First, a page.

Karina Gonzalez as Baroness Mary Vetsera and Connor Walsh as Prince Rudolf in Sir Kenneth MacMillan's Mayerling.EXPAND
Karina Gonzalez as Baroness Mary Vetsera and Connor Walsh as Prince Rudolf in Sir Kenneth MacMillan's Mayerling.
Photo by Amitava Sarkar, Courtesy of Houston Ballet

Houston Ballet's Dark Mayerling Still Dazzles

Sex, drugs and pas de deux? In the Houston Ballet’s American premiere of Sir Kenneth Macmillan’s Mayerling – a portrait of a man’s eventual downfall with the scope of an epic and an attention to detail and subtly usually seen in film – yes, please.

In Mayerling, the life of Crown Prince Rudolf (Connor Walsh), in line for the Austro-Hungarian throne, is slowly revealed through his relationships with the women in his life: his mother, Empress Elisabeth (Jessica Collado); his wife, Princess Stéphanie (Melody Mennite); his former mistress, Countess Marie Larisch (Sara Webb); his favorite prostitute, Mitzi Caspar (Yuriko Kajiya); and Baroness Mary Vetsera (Karina Gonzalez), his mistress and eventual partner in murder-suicide.

Yes, the ballet is based on the real-life “Mayerling incident,” in which the Crown Prince did in fact kill his teenage lover before turning a gun on himself in 1889. One of the most interesting aspects of Mayerling is the participation of writer Gillian Freeman. MacMillan recruited Freeman to craft a scenario – basically write a libretto – for the show, which premiered in 1978. Its timing and Freeman’s contribution may explain why Mayerling has a grittier, more cynical feel – one that is often associated with the realism and cinéma véritié of the era.

In a sense, Mayerling is the balletic equivalent to Robert Frank’s Rolling Stones documentary, Cocksucker Blues. Both are gritty and uncompromising as they strip away the glamour of celebrity in one and royalty in the other, leaving behind the flawed, immoral and at times banal world underneath, where indulgence and debauchery become the only ways to tolerate existing in such a place.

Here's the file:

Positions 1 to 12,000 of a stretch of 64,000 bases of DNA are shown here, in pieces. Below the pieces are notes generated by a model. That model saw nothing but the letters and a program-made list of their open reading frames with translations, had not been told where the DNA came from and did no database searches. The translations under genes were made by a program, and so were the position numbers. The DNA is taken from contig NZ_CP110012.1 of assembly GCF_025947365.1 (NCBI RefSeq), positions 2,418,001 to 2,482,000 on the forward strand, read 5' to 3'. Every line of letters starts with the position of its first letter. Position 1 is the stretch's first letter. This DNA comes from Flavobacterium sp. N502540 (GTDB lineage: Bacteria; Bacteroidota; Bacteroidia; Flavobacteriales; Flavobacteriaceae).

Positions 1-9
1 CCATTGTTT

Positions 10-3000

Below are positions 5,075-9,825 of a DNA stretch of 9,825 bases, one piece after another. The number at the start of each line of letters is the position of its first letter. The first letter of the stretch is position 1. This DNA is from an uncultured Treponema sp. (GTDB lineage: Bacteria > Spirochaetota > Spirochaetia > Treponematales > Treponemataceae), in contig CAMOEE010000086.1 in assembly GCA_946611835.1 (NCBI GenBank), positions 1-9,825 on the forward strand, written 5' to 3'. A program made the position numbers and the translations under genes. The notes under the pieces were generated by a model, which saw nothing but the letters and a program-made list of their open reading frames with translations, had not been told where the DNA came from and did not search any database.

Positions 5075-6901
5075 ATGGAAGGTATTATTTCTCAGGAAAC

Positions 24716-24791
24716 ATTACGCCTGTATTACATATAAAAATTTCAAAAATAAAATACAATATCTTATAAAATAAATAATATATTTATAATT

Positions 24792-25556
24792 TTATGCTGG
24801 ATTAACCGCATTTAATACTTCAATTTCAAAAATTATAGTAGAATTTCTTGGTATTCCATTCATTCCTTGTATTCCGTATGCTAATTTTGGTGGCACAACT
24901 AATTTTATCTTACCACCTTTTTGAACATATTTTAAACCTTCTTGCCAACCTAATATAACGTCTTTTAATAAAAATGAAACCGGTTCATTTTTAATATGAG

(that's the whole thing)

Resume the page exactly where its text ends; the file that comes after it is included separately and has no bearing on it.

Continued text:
Macmillan refuses to romanticize Rudolph and yet, for all his flaws – his active participation in excess, his brutal treatment of his wife, his fixation on death – he remains a sympathetic, pitiable character. Walsh embodies the result of a lifetime in a gilded cage; disillusioned and disappointed, he continues to seek out connections, but finds himself rejected repeatedly.

Mayerling isn’t exactly one of MacMillan’s most famous ballets – like Romeo and Juliet or Manon – or infamous, for that matter – The Judas Tree will take that title – but chances are that if you are familiar with it, you know that the role of Rudolf is widely considered to be one of, if not the, most difficult, challenging roles for men in classical ballet, though you wouldn’t know it by watching Walsh.

Walsh commands the stage and the demands of the role – both in terms of dance and in terms of acting, which Mayerling requires from all its cast. From his relatively composed state in the first act until he spins completely out of control in the third, Walsh goes on an impressive journey, and he’s not alone.

Connor Walsh as Prince Rudolf and Sara Webb as Countess Marie Larish in Sir Kenneth MacMillan's Mayerling.EXPAND
Connor Walsh as Prince Rudolf and Sara Webb as Countess Marie Larish in Sir Kenneth MacMillan's Mayerling.